For many of us, the impulse to follow a wild and beautiful dream is kept in check by an inner voice of caution: Surely it would be too risky, too time-consuming, too dear. Designer Ernest de la Torre has a knack for tuning out such misgivings, at least judging by the house that he shares with his husband, Kris Haberman, and their son, Parker.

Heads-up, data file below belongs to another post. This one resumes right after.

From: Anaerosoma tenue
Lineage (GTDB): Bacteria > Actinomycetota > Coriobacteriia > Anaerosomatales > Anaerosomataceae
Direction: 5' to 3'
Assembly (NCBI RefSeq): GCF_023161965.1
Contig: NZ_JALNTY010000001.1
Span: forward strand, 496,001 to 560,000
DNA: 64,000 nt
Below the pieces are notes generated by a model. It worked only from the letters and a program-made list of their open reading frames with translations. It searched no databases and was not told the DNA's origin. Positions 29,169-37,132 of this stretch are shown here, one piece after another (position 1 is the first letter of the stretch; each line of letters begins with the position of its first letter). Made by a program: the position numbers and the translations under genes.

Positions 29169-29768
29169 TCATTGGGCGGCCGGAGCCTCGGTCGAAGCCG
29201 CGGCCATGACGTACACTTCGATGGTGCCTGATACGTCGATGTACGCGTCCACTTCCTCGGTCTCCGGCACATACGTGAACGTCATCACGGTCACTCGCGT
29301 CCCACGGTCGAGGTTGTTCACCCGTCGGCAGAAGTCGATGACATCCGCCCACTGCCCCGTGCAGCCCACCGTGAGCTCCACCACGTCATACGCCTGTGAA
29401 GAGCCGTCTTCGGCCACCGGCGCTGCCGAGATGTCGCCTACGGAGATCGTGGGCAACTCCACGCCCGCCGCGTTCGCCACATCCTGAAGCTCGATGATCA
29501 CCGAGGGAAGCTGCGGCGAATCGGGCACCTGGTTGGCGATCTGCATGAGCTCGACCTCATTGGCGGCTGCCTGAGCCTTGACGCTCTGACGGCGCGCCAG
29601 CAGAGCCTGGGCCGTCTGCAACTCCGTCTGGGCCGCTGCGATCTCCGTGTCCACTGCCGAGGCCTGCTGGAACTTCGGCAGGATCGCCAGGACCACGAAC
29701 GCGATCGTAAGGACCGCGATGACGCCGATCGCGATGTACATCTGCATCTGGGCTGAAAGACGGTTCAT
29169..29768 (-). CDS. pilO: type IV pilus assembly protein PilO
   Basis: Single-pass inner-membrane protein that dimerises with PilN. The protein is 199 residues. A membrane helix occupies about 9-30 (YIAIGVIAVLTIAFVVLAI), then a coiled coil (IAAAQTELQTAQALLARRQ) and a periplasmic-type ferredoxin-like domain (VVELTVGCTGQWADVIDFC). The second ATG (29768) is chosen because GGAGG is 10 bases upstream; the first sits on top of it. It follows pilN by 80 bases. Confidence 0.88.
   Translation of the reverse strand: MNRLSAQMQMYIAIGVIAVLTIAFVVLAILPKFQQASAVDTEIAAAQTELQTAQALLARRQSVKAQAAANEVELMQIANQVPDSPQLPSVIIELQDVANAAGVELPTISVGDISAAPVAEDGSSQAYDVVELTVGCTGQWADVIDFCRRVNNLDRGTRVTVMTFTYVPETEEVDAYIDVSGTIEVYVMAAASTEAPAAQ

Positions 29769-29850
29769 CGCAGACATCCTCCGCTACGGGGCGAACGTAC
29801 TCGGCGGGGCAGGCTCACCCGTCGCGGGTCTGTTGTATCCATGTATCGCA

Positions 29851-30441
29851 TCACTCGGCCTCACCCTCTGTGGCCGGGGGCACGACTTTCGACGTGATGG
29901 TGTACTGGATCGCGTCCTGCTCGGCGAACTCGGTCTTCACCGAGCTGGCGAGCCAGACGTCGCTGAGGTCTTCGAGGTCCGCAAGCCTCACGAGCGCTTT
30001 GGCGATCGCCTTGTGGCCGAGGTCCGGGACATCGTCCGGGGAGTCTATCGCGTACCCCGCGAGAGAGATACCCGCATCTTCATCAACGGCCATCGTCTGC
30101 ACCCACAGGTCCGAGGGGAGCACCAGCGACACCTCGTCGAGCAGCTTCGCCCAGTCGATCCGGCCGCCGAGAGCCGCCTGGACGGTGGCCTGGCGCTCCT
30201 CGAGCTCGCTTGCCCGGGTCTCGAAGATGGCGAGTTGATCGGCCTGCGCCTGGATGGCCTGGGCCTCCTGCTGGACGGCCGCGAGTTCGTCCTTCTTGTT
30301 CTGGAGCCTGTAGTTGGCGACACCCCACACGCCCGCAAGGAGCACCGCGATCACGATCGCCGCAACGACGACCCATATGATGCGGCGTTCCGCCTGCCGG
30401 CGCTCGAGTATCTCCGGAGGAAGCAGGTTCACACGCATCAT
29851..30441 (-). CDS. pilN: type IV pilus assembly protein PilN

From the broadest gesture to the smallest detail, their home is a testament to the rewards of going all in. Located in Snedens Landing, New York, a historiccommunity a dozen miles north of Manhattan, the house offers surprises at every turn. A kitchen counter is inlaid with petrified wood; brass parakeets pivot to turn on a bathroom faucet; “cloud” reliefs float on hand-troweled plaster walls; blown-glass dragonflies flit around translucent light fixtures; and raindrop mirrors cascade down a wall. A garden theme unifies the house, but nature here has a wonderland quality. “I like things to be unique,” says de la Torre, “so that someone can’t come along and say, ‘Well, I could do that too.’ I’d rather create something new.”

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